This Week's State Of The Economy - What Is Ahead? - 18 November 2022

By: Taro Chellaram /Wells Fargo Economics & Financial Report/Nov 21, 2022

This Week's State Of The Economy - What Is Ahead? - 18 November 2022

On balance, this week's indicator performance came in slightly better than expected, supporting economic resilience so far through the fourth quarter even as the headwinds of elevated inflation, tightening monetary policy and heightened uncertainty about the outlook remain firmly intact. While supportive to the sustainability of the economic expansion, the stronger-than-expected performance makes the Fed's job of taming inflation that much more difficult.

The first piece of encouraging news this week was the lower-than-expected gain in producer prices. In line with last week's CPI performance, the headline PPI increased 0.2% sequentially, two-tenths below expectations. The more moderate pace of price gains cooled the year-over-year rate for the fourth straight month, dropping 0.5 percentage points to a still elevated 8.0%. October's headline increase reflected a 0.6% rise in final demand goods prices (about 60% of this increase can be traced to a 5.7% gain in gasoline) as final demand services prices slipped 0.1%, marking the first monthly drop since November 2020. While showing prices are beginning to head in the right direction, inflation is still running at an unacceptably high pace for the Fed. Yet another similar, downward trending performance from the November CPI report next month may provide enough evidence for the Fed to pull back on the pace of rate hikes as it seeks to bring down inflation markedly.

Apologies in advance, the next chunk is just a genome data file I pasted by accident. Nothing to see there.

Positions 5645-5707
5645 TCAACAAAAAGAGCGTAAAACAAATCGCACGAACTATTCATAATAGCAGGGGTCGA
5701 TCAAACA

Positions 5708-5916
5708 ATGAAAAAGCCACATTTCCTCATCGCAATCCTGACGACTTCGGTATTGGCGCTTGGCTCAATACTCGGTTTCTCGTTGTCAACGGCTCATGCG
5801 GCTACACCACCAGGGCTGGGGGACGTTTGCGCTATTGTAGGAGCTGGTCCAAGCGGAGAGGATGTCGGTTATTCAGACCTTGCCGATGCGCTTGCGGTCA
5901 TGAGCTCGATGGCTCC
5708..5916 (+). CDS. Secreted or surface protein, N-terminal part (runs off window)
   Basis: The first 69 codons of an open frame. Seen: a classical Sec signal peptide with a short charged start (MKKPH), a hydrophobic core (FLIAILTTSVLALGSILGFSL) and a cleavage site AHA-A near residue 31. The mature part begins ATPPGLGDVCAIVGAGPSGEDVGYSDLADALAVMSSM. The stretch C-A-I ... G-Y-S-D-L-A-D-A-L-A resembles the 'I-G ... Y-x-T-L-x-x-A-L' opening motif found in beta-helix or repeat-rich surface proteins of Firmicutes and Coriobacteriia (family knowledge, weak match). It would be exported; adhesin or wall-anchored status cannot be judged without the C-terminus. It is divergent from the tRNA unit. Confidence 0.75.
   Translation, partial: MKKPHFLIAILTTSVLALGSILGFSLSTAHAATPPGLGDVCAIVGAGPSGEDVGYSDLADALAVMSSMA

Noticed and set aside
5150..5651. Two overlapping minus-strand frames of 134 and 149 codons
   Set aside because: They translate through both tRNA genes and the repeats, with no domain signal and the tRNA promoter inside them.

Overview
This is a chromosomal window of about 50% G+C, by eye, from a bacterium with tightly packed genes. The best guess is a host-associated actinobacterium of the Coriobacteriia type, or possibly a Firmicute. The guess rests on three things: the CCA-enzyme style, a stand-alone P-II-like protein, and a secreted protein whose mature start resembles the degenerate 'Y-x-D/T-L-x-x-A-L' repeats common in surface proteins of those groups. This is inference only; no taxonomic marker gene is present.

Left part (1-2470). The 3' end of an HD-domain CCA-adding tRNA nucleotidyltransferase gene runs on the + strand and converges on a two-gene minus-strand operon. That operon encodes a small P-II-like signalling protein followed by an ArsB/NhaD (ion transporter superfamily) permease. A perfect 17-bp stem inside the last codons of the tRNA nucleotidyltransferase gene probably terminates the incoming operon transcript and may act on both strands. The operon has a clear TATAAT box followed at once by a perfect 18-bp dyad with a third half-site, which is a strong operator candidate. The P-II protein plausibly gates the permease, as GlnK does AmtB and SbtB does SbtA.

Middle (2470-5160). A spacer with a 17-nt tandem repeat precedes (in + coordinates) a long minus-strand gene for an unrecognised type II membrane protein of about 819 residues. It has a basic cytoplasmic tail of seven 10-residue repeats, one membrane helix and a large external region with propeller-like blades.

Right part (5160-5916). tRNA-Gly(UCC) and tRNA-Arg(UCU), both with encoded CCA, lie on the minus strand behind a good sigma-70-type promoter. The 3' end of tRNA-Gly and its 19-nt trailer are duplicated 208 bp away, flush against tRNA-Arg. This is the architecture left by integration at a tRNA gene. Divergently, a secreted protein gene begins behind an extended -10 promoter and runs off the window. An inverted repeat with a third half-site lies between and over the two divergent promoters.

Highlighting the resiliency of the U.S. consumer, total retail sales increased a stronger-than-expected 1.3% in October, boosted, in part, by a 1.3% jump in motor vehicles & parts and a 4.1% rise at gasoline stations. Excluding the aforementioned and building materials and food, control group sales—which feed into the personal consumption expenditures component of GDP—increased by a strong 0.7% last month, on top of upward revisions to September and August. It is clear consumers are willing to run down savings and accumulate credit card debt in order to maintain their current pace of spending. The strong start to the current quarter suggests upside risk to our 6% year-over-year holiday shopping spending call and, in turn, Q4 consumer spending and GDP growth. Indeed, the Atlanta Fed GDPNow model currently projects Q4 U.S. real GDP growth at a 4.2% annualized rate.




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